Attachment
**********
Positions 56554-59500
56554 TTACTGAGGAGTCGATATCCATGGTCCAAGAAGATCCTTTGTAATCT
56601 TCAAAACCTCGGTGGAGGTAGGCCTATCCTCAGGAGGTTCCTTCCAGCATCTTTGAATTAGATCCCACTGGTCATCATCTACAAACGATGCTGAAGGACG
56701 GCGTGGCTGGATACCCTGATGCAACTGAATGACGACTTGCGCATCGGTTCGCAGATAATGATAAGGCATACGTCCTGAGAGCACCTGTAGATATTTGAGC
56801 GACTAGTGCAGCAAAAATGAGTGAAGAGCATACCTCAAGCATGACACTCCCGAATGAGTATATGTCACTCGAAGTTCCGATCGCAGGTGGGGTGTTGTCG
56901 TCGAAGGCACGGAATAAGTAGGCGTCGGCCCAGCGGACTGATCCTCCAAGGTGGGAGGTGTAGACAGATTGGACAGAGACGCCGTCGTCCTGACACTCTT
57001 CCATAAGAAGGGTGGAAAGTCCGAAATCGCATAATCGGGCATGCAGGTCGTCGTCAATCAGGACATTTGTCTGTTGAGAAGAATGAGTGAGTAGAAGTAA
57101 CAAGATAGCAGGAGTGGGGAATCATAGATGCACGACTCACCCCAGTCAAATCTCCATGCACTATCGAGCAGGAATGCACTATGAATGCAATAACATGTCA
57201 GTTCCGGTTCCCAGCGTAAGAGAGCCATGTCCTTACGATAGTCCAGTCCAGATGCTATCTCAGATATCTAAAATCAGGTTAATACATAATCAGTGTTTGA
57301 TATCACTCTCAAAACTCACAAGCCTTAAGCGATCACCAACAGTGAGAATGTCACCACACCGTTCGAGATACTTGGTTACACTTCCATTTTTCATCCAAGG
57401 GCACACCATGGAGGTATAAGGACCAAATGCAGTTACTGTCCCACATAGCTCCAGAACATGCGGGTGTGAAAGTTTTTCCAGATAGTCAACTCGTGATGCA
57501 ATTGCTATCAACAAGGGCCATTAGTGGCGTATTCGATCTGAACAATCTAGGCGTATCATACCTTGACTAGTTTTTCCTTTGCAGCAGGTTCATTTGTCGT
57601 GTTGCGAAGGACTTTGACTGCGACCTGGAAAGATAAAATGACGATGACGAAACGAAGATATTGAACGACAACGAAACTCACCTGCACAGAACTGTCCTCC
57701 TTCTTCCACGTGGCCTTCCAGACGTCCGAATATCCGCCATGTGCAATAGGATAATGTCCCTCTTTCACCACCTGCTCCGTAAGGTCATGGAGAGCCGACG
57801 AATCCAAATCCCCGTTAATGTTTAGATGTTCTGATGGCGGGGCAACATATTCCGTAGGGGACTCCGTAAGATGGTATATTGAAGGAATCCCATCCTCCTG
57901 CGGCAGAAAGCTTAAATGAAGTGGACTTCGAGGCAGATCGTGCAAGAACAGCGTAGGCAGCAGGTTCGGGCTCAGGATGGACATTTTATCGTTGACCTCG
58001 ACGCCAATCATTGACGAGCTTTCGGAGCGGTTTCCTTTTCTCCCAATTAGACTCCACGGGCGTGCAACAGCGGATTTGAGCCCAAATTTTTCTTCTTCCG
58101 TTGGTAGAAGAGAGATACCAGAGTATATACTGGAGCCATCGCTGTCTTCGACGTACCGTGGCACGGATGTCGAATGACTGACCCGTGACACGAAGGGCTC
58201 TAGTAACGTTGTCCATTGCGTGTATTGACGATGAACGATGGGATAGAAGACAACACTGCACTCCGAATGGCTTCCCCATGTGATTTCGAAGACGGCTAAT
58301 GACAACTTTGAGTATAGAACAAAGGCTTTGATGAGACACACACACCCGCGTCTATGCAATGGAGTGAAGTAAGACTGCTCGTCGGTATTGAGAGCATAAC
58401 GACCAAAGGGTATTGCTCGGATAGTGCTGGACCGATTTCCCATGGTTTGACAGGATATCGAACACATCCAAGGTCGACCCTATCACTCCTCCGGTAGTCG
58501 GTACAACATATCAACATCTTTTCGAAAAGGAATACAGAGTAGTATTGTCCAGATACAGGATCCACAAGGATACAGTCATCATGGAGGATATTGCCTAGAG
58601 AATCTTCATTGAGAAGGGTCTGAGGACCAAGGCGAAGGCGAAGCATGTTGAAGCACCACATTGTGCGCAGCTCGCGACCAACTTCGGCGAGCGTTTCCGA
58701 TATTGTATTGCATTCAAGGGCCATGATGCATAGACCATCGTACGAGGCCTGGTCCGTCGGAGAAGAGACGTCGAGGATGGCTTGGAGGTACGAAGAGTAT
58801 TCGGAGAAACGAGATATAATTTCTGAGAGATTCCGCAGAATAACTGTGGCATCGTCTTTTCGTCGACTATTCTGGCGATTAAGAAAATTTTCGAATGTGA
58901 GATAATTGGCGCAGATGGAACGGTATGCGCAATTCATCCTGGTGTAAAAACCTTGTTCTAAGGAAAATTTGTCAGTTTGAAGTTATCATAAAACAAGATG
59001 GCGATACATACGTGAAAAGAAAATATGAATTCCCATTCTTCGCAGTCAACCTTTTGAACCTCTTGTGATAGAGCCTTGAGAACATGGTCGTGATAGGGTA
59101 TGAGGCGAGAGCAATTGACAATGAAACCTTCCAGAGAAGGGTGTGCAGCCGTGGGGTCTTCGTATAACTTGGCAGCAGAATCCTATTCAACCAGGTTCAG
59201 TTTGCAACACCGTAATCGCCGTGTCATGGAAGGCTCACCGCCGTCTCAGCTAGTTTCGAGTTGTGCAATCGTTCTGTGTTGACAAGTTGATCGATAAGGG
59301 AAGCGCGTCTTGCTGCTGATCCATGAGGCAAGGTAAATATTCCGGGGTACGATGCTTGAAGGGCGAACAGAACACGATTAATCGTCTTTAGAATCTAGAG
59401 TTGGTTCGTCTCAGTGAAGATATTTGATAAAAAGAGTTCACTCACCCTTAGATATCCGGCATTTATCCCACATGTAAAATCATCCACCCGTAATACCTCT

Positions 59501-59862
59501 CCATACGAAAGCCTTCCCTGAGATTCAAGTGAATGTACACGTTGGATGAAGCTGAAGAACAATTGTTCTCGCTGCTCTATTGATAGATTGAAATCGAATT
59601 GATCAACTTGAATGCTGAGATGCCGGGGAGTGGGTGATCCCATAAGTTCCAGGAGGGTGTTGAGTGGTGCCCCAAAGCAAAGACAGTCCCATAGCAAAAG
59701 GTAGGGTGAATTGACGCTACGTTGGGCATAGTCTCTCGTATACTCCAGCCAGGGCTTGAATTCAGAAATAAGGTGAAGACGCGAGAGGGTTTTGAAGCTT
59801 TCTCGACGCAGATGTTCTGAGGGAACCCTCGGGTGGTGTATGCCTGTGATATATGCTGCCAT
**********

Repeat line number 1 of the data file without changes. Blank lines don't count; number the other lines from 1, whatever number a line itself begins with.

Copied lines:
Positions 56554-59500